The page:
Last week, both State House and Senate passed their budget proposals for this year. That leaves lawmakers negotiating on the final version with only a week left in the 2016 legislative session.
The Democrat-controlled House plan dips into the state’s emergency fund, pulling out a whopping $317 million from what is supposed to be a “rainy-day” account. The liberals in the House also propose over $100 million in tax increases, including a tax on bottled water (which voters have rejected in the past).
Alternatively, the Senate’s plan doesn’t grab any rainy day fund money. Instead it “uses budget cuts and other measures opposed by many Democrats to save money, such as merging the pension plans of some firefighters, teachers and law enforcement.”
In other words, it’s the difference between a reckless plan that could hardly be described as a budget versus a responsible budget that respects taxpayers. Sound familiar?
This Throw Back Thursday, we’re taking a walk down memory lane to the last time House Democrats proposed a “budget” that wasn’t really a budget. In fact, during the last legislative session, Democrats did not appear to have enough votes to pass the revenues it would take to make their spending plan an actual budget.
House Democrats’ “budget” called for new revenue (read “new taxes“) to the tune of $1.5 billion. That figure would have grown to over $2 billion in the next budget. One of the new taxes Democrats wanted to impose was a state income tax, on capital gains.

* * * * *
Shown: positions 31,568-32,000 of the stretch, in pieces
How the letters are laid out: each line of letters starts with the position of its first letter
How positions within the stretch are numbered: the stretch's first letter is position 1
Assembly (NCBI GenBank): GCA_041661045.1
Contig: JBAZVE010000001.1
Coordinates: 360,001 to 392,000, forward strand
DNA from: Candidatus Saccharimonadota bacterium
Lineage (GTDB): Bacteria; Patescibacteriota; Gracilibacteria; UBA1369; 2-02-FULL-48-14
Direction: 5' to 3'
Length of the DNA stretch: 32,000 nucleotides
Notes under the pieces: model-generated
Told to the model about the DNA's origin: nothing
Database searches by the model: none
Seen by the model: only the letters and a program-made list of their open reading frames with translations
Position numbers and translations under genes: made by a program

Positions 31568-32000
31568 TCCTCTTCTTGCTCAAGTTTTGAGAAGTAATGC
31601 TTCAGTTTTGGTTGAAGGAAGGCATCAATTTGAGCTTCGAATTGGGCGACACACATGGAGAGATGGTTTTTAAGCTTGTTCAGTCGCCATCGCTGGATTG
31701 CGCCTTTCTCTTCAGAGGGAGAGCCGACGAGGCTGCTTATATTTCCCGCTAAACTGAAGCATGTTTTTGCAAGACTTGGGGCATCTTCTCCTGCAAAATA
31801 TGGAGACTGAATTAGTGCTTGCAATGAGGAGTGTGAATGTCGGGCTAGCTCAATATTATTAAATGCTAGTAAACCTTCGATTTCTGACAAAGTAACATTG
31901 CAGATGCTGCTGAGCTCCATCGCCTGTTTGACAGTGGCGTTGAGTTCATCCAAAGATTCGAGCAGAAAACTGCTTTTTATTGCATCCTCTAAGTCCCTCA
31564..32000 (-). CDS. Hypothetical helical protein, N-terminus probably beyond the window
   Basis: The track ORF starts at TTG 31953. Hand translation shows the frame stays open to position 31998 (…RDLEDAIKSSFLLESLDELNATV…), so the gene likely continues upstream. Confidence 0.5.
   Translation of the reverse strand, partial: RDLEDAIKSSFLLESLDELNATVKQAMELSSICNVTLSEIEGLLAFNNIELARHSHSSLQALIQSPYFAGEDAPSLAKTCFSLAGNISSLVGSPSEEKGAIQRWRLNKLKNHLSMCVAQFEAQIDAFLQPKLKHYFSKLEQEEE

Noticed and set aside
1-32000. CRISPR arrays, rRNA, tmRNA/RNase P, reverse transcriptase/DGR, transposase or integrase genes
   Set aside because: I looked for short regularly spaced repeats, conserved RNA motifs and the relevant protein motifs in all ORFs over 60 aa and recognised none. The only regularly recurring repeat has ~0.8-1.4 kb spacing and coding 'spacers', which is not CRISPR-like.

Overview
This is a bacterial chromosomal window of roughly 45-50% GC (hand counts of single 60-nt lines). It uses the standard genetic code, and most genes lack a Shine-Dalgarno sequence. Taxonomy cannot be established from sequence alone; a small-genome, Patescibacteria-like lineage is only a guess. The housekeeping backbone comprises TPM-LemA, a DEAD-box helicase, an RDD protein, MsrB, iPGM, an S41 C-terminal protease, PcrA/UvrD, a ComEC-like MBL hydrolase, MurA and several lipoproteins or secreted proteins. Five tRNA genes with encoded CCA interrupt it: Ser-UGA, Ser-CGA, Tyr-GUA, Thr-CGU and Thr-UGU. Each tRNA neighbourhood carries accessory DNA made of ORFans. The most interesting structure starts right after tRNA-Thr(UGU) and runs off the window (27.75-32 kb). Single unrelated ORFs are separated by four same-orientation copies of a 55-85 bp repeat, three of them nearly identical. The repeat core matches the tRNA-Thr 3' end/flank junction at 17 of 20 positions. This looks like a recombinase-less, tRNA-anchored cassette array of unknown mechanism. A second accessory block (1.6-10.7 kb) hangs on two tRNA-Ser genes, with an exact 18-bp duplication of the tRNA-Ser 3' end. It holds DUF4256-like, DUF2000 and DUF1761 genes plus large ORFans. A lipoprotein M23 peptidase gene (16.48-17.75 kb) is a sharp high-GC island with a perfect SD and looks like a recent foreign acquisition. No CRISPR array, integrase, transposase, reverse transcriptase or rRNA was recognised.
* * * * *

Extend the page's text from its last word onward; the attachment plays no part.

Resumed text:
The House Democrats’ “budget” followed Jay Inslee’s lead on making state government bigger. The House Democrats wanted a spending increase of $5.2 billion, nearly equivalent to Inslee’s budget proposal. Of course, both new spending plans concentrated on rewarding the Democrats’ million-dollar campaign donors—including the Washington Education Association (WEA), the Washington Federation of State Employees (WFSE) and the Service Employees International Union (SEIU)—with nearly a billion dollars in pay raises.
The House Democrats’ “budget” was never a serious plan. That’s something even the Democrat leaders admitted. When Democrat House Majority Leader Pat Sullivan was asked if the House would vote on bills to raise taxes to cover the proposed spending he admitted that they did not.
While it may have not been serious, the spending plan Democrats proposed in 2015 did define everything that has plagued our state after decades of the Left’s “leadership”. The House Democrats’ budget did not prioritize Washington’s working families, and it certainly did not prioritize education. Rather, Democrats prioritized their special interests and million-dollar campaign supporters above all else.
This year, House Democrats appear determined to do it again. They have proposed an unsustainable budget that irresponsibly dips into our state’s rainy day fund and increases taxes to cover spending increases.
Democrats are playing the same game. And, once again, it’s at the expense of working families.
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